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Hear   /hɪr/   Listen
Hear

verb
(past & past part. heard; pres. part. hearing)
1.
Perceive (sound) via the auditory sense.
2.
Get to know or become aware of, usually accidentally.  Synonyms: discover, find out, get a line, get wind, get word, learn, pick up, see.  "I see that you have been promoted"
3.
Examine or hear (evidence or a case) by judicial process.  Synonym: try.  "The case will be tried in California"
4.
Receive a communication from someone.
5.
Listen and pay attention.  Synonyms: listen, take heed.  "We must hear the expert before we make a decision"



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"Hear" Quotes from Famous Books



... from Curracoa to Holland; there were a number of other passengers, male and female, on board, all of whom except the young lady above-mentioned were put to death; her unfortunate parents were inhumanly butchered before her eyes, and she was doomed to witness the agonies and to hear the expiring, heart-piercing groans of those whom she held most dear, and on whom she depended for protection! The life of their wretched daughter was spared for the most nefarious purposes—she was taken by the pirates to the west end of Cuba, where they had a rendezvous, with a small fort ...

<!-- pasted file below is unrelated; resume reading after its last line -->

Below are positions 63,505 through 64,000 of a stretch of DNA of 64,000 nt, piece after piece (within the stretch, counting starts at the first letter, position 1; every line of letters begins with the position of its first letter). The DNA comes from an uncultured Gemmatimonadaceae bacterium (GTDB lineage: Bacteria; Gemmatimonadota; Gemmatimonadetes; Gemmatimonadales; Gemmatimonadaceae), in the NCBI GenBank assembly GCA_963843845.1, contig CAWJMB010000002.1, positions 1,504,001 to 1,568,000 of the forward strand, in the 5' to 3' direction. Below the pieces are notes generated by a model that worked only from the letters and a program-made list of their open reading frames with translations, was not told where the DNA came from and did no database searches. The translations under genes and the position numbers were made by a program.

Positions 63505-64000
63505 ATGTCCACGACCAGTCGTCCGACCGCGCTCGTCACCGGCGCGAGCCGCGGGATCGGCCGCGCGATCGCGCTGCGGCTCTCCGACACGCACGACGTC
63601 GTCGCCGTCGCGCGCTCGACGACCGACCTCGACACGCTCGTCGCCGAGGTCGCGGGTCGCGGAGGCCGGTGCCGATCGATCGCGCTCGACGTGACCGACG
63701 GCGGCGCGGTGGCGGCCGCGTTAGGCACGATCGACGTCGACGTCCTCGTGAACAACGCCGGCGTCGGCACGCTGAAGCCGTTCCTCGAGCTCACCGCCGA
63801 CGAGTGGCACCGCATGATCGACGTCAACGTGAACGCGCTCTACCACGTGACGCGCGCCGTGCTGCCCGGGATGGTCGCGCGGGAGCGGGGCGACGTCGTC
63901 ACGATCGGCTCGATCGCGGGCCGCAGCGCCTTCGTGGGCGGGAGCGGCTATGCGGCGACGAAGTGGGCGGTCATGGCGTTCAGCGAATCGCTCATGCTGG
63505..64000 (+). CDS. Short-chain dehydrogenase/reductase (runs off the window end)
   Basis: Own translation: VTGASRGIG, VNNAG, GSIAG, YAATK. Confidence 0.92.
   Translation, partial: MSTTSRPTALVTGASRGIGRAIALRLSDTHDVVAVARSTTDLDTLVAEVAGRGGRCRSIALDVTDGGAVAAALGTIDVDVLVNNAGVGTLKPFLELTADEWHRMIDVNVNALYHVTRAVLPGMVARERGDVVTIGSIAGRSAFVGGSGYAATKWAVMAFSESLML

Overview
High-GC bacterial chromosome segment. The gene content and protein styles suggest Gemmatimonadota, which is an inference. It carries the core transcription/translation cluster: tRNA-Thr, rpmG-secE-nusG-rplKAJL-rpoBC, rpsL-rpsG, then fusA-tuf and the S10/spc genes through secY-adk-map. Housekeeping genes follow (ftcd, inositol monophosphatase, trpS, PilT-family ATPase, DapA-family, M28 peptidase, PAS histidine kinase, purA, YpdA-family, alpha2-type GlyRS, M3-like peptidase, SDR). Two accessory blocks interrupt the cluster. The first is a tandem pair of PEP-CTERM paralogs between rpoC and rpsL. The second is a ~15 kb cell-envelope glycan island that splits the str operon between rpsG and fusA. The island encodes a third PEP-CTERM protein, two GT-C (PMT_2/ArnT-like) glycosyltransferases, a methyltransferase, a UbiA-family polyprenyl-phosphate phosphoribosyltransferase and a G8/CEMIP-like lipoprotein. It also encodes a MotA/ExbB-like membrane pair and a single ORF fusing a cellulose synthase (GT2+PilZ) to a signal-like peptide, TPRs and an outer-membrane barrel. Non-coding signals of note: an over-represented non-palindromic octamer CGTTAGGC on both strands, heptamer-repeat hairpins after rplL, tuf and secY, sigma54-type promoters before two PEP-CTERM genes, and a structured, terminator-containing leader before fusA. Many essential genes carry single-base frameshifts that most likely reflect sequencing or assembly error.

— The Pirates Own Book • Charles Ellms

... sneeringly. Zaidos was so maddeningly unconcerned. Velo wondered if he could be near anyone who hated him as he hated Zaidos and not feel and fear it. The urge of Evil became like a heavy hand knocking on his heart. He almost feared Zaidos would hear ...
— Shelled by an Unseen Foe • James Fiske

... Mr Easy," replied the captain. "There, you may go now, and let me hear no more of kicking people down the hatchway. That sort ...
— Mr. Midshipman Easy • Captain Frederick Marryat

... and since I'd passed my life among the animals that are called men in those parts, I wanted just once to see the real man who said 'The whole misery of humanity seizes upon me'—and other things like that. I knew it—but now I hear it. 'His Excellency!' Wonderful! And how beautifully you said it, my dear lady. One could see him standing stiffly before one. And I wanted to go in and take him by the hand and say, 'God, I thank ...
— The German Classics of the Nineteenth and Twentieth Centuries - Masterpieces of German Literature Vol. 19 • Various

... "You hear," she continued to Tournelli in a perfectly even voice; "or shall it be a policeman, and a charge ...
— Colonel Starbottle's Client and Other Stories • Bret Harte

... Hear her words, my city's warders— Fraught with blessings, she prevaileth With Olympians and Infernals, Dread Erinnys much revered. Mortal faith she guideth plainly To what goal she pleaseth, sending Songs to some, to others days With tearful ...
— Literary and General Lectures and Essays • Charles Kingsley

... when the change came over her Clara sat at the table and did not hear the tales told by Jim Priest. She thought the farm hands who ate so greedily were vulgar, a notion she had never had before, and wished she did not have to eat with them. One afternoon as she lay in the hammock ...
— Poor White • Sherwood Anderson